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Commodity Murabahah set to draw more interest
[December 06, 2006]

Commodity Murabahah set to draw more interest


(Business Times (Malaysia) Via Thomson Dialog NewsEdge) COMMODITY Murabahah - the sale of specified commodities through an exchange on a cost plus profit basis - is expected to attract more interest locally next year.

In Islamic finance, Commodity Murabahah is investment of funds for a certain period of time supported by commodity trades as the underlying transaction. It was reported that Bank Negara and Bursa Malaysia are in the process of using the Murabahah instrument for its banking products with crude palm oil (CPO) as the underlying transaction tool. The product is expected to be available early next year. Such commodity-based Murabahah transactions are used in Europe and the Middle East, but by being CPO-based, this product will be the first of its kind.

"The main plus point of Commodity Murabahah is that it gives a pre-agreed net yield rate of return at the point of transaction and is Gulf Cooperation Council-compliant," RHB Islamic Bank chief executive officer Khalid Bhaimia said.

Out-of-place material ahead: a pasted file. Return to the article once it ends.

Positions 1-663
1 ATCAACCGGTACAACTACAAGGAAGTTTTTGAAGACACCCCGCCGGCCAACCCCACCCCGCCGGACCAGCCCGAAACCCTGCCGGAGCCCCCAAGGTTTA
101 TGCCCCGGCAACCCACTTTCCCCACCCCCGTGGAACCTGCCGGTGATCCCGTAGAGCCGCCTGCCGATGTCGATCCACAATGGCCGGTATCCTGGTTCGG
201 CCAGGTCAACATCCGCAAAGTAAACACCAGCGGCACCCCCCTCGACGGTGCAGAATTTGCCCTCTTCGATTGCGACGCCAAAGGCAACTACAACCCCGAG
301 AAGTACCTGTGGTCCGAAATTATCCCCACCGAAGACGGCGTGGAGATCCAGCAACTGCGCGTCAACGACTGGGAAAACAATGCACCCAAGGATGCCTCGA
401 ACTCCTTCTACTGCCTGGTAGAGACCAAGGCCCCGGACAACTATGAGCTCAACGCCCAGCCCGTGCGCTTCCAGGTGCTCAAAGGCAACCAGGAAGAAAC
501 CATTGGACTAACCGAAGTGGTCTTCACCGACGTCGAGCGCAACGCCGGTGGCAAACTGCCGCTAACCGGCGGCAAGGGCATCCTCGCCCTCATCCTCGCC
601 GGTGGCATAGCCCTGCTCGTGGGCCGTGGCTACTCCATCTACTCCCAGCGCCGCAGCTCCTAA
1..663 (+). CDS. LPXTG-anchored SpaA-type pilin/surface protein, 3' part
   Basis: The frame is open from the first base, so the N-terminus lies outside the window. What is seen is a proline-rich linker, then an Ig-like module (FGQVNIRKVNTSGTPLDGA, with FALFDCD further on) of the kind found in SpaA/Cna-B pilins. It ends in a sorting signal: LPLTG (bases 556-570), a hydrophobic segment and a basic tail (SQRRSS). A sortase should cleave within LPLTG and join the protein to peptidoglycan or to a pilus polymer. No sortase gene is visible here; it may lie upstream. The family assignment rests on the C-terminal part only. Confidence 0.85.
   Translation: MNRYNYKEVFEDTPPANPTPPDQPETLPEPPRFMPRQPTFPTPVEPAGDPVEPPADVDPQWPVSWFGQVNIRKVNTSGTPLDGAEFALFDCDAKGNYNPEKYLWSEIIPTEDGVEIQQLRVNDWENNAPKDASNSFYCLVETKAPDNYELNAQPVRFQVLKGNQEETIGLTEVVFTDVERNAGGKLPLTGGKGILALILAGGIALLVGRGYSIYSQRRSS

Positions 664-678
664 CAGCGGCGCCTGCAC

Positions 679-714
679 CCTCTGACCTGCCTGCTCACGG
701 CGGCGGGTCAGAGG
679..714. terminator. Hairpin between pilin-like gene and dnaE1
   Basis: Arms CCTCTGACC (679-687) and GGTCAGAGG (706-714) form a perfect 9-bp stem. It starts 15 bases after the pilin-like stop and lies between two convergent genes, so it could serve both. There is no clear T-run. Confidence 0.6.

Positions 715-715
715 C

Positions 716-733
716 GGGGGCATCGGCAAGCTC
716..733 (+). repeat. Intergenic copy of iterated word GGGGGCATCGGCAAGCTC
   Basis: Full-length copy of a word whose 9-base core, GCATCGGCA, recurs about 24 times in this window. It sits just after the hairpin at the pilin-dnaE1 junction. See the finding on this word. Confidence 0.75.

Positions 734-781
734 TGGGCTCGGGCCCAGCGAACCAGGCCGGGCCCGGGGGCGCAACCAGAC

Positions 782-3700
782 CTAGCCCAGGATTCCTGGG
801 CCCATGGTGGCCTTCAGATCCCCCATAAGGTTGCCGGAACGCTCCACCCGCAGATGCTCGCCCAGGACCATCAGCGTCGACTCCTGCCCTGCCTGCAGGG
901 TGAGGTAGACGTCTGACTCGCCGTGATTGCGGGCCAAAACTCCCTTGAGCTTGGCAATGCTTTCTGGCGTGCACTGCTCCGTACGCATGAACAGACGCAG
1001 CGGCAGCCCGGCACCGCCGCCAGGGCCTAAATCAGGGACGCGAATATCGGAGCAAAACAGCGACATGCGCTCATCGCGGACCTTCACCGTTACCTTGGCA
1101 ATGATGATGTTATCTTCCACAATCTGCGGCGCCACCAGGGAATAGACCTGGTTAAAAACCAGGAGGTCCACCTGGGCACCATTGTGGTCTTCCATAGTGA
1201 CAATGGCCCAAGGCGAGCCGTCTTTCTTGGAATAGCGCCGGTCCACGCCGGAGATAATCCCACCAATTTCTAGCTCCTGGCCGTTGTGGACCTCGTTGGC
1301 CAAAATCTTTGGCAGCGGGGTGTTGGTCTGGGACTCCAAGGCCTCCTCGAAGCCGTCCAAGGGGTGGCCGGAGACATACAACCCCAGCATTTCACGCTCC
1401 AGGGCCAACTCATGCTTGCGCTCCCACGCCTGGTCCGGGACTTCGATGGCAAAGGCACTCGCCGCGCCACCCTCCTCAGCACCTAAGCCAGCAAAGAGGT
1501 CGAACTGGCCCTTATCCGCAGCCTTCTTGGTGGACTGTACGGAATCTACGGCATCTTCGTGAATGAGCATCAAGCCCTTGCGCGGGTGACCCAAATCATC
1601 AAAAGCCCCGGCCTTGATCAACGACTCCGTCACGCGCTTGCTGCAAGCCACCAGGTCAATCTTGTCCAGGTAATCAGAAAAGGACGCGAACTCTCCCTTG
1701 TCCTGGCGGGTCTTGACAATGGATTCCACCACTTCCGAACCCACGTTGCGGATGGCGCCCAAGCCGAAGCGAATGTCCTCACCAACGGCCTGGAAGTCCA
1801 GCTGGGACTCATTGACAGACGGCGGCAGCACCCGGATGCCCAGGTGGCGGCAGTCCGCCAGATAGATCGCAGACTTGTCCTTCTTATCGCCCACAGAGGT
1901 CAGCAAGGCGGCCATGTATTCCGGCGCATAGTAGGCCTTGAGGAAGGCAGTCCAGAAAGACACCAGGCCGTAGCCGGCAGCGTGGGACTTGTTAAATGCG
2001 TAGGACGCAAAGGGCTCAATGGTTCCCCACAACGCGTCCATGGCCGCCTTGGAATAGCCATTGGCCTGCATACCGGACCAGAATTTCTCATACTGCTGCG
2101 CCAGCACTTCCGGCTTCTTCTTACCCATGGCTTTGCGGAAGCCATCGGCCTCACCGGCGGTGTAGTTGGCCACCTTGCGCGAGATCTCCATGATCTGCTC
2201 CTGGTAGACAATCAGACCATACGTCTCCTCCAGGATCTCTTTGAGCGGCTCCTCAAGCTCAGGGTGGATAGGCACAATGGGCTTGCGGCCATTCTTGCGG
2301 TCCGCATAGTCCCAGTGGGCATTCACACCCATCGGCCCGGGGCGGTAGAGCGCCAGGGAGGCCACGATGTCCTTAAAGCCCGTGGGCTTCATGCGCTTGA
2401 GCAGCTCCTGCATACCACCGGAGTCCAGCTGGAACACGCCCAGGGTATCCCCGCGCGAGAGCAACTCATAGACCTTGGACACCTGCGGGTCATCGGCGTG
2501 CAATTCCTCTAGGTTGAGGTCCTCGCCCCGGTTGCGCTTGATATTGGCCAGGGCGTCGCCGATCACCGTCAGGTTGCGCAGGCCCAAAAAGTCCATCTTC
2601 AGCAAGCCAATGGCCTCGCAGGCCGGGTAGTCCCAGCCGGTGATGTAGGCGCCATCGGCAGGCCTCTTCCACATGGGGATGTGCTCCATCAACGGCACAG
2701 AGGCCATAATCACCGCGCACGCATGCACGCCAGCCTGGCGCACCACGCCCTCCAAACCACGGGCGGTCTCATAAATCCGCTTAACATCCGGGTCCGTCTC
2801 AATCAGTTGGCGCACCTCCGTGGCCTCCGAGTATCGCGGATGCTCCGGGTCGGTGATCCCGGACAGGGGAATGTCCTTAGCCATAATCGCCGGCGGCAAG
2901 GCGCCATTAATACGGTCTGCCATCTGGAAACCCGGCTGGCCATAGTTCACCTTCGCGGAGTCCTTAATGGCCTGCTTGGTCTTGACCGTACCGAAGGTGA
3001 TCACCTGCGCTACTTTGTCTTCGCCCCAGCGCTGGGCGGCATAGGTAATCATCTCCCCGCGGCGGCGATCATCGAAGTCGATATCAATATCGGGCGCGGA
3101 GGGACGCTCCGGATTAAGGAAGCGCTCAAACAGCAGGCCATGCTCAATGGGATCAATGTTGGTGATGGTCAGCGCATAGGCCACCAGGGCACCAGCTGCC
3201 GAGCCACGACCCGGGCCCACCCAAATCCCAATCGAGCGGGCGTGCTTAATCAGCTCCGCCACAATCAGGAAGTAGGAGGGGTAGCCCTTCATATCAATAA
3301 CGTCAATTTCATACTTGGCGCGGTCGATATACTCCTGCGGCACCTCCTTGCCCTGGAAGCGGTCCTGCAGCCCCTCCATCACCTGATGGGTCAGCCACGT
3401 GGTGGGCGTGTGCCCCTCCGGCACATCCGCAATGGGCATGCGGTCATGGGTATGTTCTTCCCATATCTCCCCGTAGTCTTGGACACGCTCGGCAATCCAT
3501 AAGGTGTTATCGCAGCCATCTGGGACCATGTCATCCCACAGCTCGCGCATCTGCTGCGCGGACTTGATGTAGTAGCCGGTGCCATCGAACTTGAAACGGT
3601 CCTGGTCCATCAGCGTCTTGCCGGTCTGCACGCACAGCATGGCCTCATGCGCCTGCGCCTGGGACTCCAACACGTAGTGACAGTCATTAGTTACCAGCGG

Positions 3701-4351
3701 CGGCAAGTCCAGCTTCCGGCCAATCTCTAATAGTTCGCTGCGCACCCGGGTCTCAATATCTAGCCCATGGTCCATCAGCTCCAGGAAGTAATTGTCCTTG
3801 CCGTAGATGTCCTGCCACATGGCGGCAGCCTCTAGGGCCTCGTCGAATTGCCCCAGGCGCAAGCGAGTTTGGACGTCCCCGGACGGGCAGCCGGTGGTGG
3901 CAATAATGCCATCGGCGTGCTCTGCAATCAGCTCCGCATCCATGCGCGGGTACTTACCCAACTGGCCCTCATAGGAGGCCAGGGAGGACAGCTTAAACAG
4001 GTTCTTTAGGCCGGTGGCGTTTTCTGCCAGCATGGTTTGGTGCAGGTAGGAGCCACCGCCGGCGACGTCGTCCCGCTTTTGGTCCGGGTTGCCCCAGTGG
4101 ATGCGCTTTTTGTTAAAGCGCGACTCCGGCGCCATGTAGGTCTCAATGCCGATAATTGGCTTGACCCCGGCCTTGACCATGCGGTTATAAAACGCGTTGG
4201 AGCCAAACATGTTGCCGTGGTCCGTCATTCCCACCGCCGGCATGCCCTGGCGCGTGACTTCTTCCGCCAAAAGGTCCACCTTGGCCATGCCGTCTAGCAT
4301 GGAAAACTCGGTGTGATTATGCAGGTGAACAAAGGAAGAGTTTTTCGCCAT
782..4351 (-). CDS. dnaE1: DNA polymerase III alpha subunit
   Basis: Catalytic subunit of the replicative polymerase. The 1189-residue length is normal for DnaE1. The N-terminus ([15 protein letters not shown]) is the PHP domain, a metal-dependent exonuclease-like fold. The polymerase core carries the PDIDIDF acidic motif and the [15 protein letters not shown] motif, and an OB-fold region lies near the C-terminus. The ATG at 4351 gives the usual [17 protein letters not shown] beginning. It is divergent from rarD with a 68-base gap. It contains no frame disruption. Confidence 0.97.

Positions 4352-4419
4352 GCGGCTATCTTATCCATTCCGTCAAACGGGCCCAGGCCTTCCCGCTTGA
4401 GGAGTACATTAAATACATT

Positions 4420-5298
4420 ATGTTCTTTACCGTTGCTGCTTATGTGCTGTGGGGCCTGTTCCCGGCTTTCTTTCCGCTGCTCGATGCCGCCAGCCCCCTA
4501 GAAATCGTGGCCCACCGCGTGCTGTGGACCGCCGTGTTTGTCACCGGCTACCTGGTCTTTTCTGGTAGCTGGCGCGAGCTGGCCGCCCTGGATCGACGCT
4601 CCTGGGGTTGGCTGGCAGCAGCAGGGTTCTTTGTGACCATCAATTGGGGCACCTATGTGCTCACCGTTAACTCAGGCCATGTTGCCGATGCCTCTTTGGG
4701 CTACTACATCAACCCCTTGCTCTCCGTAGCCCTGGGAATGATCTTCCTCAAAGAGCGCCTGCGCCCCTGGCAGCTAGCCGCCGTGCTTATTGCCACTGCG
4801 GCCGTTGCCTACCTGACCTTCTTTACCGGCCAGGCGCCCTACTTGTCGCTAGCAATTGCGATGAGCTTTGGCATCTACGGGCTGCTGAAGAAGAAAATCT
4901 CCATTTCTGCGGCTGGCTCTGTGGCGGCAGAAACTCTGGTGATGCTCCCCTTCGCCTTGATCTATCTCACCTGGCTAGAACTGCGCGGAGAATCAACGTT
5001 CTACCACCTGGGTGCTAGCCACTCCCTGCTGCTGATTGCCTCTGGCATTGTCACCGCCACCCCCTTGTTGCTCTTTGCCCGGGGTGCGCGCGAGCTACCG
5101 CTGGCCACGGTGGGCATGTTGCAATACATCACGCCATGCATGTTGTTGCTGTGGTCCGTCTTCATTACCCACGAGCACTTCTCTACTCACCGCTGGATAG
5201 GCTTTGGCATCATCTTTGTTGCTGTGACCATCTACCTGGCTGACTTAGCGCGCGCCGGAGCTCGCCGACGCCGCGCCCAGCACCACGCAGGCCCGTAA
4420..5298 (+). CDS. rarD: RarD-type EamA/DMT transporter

"The best way will be to find a suitable local commodity for trade in Commodity Murabahah. This will reduce transaction costs significantly and will encourage participation. It will also make the offering to the general public possible," he said. For its part, Hong Leong Islamic Bank general manager for capital markets, structured products and wholesale banking Aminnurllah Mustapha said: "We are looking to Bank Negara for the guidelines on Commodity Murabahah. Once set, HLiB's products will adhere strictly to regulations." For most financial institutions, the main concern in undertaking the product is finding a suitable local commodity for trading.


Commodity Murabahah uses commodities such as metals traded in the London Metal Exchange where the transaction cost will be higher if it is to be used for ringgit-based transactions.

Hong Leong Islamic general manager Ismail Aminuddin said the bank plans to introduce its Commodity Murabahah product by the first quarter next year. "When more banks have undertaken the product forward, maybe Bank Negara will look into a commodity that can be used for the exchange. Another outstanding issue is the liquidity of the local commodity," he added. Head of Islamic Banking at Standard Chartered Bank Malaysia Azrulnizam Abd Aziz said since the bank's introduction of Commodity Murabahah, market reaction has been positive. In July, Standard Chartered signed the country's first Islamic cross-currency swap deal worth US$10 billion (RM35.60 billion) with Bank Muamalat Malaysia, which uses Commodity Murabahah as the underlying transaction.

Copyright 2006 The New Straits Times Press (Malaysia) Berhad. Source: Financial Times Information Limited - Asia Intelligence Wire

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